A Wake Forest University Babcock Graduate School of Management professor has been recognized by a leading business journal for his work in the publication.
A study by the editors of The Journal of Operations Management shows that Jack Meredith is the publication’s second most prolific author. Meredith, a past editor of the journal, has been published 13 times. He is professor of Management and Broyhill Distinguished Scholar and Chair in Operations at the school.
Meredith has written eight books on operations management, project management and management science, including “Project Management: A Managerial Approach” and “Operations Management for MBAs.” Meredith is only one of two authors – from 1,071 contributors — who have been published more than 13 times. Approximately 85% of the people who have published in the JOM have done so only one or two times. Babcock professors Tim Smunt, Brooke Saladin, and Scott Shafer have also been published multiple times in the JOM. Smunt has been published 5 times putting him in the 96.5 percentile and Saladin and Shafer have been published 3 times putting them in the 90.7 percentile.
“The record of the group is impressive,” said Charles Iacovou, senior associate dean of the Babcock School, associate professor of Management. “Congratulations to all of you for that accomplishment.”
“As nice as this recognition is, I am more proud of three other events involving the Journal of Operations Management,” Meredith said. “The first was being able to help raise the status of the JOM while I was its editor-in-chief here at Wake Forest University to the Financial Times list of one of the top 36 journals in the world in the field of business, and the Academy of Management's recognition of JOM as the top journal in the discipline of Operations Management.
“The second aspect I am proud of was being able to work with a Calloway professor, Umit Akinc, to solve an industrial problem and publish it in JOM in 2007 that I had run up against almost 20 years previously.”
Meredith said a team of researchers he was working with in Cincinnati in 1988 identified a new industrial problem that seemed to have no solution. In 1990, the team published in JOM a description of the problem and how firms coped, the hope being that other academic researchers would tackle and solve it.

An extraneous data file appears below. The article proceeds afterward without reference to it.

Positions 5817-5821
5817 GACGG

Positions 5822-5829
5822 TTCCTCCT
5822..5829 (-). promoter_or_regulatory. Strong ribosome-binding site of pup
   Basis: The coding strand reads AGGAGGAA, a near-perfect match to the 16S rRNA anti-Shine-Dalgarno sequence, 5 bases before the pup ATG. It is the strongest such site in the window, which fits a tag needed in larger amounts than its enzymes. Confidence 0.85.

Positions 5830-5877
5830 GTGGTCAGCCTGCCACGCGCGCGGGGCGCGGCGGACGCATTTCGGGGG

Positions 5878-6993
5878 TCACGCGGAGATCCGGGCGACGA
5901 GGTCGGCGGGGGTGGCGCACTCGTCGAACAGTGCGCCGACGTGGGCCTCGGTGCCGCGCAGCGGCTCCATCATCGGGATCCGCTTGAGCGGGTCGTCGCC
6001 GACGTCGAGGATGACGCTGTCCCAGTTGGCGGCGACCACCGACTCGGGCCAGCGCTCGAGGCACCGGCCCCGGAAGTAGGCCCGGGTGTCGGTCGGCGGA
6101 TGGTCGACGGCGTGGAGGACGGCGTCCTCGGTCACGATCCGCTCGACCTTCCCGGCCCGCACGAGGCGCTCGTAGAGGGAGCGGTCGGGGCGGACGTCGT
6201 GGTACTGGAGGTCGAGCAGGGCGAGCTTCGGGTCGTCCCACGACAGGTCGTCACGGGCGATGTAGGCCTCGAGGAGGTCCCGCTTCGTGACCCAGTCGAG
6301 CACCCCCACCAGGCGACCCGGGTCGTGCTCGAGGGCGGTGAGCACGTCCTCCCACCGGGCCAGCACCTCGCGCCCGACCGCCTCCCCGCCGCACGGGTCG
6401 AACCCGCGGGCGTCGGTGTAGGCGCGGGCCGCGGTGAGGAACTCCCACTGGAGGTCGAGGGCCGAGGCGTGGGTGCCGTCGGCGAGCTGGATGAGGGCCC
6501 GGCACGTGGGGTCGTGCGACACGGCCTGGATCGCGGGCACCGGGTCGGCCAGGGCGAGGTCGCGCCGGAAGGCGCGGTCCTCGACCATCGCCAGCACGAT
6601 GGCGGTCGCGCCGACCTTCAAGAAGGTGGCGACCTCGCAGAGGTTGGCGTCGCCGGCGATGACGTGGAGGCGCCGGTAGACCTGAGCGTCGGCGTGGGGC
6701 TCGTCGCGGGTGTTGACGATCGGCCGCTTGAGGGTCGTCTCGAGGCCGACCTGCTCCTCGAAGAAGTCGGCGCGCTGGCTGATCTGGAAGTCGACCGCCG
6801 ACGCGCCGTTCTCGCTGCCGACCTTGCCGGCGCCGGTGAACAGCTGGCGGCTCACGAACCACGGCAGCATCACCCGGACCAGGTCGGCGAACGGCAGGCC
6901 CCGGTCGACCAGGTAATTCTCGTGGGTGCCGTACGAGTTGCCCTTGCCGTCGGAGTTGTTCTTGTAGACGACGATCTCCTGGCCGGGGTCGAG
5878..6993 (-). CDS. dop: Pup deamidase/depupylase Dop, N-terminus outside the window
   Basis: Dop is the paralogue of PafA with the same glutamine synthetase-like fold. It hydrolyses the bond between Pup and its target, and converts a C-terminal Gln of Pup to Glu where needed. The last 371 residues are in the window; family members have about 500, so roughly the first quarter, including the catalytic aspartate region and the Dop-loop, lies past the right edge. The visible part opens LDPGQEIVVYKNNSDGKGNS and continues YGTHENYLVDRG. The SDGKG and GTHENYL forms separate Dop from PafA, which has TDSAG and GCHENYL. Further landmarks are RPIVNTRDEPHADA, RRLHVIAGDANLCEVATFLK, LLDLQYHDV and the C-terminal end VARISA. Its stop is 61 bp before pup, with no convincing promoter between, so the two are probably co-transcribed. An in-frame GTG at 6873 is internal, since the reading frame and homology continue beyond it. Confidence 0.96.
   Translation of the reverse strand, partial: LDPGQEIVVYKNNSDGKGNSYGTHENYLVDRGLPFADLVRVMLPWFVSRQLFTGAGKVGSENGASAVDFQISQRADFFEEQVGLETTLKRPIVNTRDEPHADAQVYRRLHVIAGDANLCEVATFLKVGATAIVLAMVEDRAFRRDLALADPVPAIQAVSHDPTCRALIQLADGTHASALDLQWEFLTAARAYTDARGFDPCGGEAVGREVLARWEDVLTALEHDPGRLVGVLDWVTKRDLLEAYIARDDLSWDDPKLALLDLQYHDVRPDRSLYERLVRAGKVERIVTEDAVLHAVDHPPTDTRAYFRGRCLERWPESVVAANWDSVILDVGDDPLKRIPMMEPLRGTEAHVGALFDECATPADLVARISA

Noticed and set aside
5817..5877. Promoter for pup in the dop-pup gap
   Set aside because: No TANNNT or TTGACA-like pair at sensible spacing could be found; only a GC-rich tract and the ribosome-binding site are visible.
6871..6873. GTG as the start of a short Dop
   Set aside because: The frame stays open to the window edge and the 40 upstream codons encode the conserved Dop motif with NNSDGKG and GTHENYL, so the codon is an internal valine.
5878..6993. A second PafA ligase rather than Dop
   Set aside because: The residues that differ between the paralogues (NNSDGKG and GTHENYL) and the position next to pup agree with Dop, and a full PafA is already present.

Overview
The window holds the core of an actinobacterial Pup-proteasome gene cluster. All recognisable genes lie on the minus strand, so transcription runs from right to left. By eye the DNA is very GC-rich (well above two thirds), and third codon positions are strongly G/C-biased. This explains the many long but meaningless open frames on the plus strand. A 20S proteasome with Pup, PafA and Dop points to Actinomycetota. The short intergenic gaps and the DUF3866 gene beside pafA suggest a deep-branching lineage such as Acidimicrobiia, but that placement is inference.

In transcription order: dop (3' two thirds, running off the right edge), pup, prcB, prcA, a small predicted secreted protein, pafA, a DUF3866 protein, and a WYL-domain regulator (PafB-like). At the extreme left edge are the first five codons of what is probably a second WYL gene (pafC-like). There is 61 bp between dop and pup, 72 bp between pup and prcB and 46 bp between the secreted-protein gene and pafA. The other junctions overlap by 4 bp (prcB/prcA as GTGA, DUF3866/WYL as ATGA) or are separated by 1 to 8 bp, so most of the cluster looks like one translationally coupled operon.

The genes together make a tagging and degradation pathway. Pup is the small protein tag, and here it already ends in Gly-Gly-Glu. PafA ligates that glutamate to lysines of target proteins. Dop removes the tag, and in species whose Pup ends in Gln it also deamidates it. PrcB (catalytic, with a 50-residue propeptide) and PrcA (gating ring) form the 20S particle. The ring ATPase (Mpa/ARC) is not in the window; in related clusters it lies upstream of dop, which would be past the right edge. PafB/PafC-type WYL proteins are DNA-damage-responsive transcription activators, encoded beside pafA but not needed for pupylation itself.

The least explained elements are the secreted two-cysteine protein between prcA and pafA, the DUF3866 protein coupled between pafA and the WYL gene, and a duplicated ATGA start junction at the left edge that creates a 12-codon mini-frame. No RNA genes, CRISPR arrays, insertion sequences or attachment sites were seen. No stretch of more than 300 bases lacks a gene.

“With no solution in sight, we decided in 1994 to further publicize and explain the dilemma and coping strategies in Sloan Management Review for other managers that might also be facing this problem. But no one seemed able to solve our managerial dilemma, until Umit formulated the problem mathematically and then solved it with simulation analysis.”
Meredith said he also is proud to continue to contribute to leading edge research with an article in a coming issue of JOM that details the history of research in the Operations Management discipline called “The Evolution of the Intellectual Structure of Operations Management—1980-2006: A Citation/Co-Citation Analysis.” Meredith co-authored the piece with Alan Pilkington, a professor in the United Kingdom.
The Journal of Operations Management is repeatedly ranked above other journals in the discipline and continues to be viewed as a pre-eminent marker of scholarship outside the field, according to its web site. It is the only OM-focused empirical journal used by both the Financial Times in its rankings of business schools as well as by the University of Texas in its most recent 2006 assessment of scholarship.
Said Shafer, “The Journal of Operations Management is considered by many to be the top journal in the field of operations management. Being the second most prolific author of articles in this journal is a tremendous achievement. To put this in perspective, over 85 percent of the people who have published in the Journal of Operations Management have done so only one or two times. Jack has published in the journal 13 times.”